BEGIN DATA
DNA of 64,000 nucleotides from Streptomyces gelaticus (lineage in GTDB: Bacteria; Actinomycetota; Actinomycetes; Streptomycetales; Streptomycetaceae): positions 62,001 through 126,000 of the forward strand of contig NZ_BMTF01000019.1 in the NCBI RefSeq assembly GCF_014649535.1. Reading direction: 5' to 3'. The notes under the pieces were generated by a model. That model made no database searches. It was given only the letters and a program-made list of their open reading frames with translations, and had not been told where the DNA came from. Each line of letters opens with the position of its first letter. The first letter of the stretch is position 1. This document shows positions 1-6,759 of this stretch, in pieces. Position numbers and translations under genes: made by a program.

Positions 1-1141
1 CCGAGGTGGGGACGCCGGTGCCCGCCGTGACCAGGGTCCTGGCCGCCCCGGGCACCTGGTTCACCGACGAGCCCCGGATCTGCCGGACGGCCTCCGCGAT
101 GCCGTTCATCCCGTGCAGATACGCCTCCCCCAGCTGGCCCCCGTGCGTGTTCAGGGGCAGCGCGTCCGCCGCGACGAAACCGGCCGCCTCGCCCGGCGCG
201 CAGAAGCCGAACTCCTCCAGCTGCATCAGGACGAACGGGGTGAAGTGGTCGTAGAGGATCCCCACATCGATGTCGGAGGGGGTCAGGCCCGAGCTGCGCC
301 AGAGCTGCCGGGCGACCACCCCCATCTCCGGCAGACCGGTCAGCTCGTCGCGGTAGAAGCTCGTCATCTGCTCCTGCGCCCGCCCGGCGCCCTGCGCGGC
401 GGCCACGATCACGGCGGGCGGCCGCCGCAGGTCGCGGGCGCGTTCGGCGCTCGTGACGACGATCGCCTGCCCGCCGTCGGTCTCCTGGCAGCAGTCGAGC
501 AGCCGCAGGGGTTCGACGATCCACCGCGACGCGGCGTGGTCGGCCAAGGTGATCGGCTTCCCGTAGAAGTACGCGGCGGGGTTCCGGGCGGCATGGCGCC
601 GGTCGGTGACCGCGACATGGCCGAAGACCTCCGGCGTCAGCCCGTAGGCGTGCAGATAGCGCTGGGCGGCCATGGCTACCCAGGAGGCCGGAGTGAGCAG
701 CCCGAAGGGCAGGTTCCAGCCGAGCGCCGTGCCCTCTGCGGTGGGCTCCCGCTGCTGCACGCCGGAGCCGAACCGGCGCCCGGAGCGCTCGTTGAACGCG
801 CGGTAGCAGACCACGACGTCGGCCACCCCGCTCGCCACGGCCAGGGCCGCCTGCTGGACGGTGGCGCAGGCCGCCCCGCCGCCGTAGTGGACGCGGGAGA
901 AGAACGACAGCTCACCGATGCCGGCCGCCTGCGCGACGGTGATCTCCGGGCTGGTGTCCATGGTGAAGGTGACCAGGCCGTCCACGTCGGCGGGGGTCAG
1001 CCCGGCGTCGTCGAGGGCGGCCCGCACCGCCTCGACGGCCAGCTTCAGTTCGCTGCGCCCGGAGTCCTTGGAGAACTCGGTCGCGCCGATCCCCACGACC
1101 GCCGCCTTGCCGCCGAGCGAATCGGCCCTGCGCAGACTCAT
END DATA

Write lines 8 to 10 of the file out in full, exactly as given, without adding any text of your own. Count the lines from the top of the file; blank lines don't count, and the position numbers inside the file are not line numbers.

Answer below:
501 AGCCGCAGGGGTTCGACGATCCACCGCGACGCGGCGTGGTCGGCCAAGGTGATCGGCTTCCCGTAGAAGTACGCGGCGGGGTTCCGGGCGGCATGGCGCC
601 GGTCGGTGACCGCGACATGGCCGAAGACCTCCGGCGTCAGCCCGTAGGCGTGCAGATAGCGCTGGGCGGCCATGGCTACCCAGGAGGCCGGAGTGAGCAG
701 CCCGAAGGGCAGGTTCCAGCCGAGCGCCGTGCCCTCTGCGGTGGGCTCCCGCTGCTGCACGCCGGAGCCGAACCGGCGCCCGGAGCGCTCGTTGAACGCG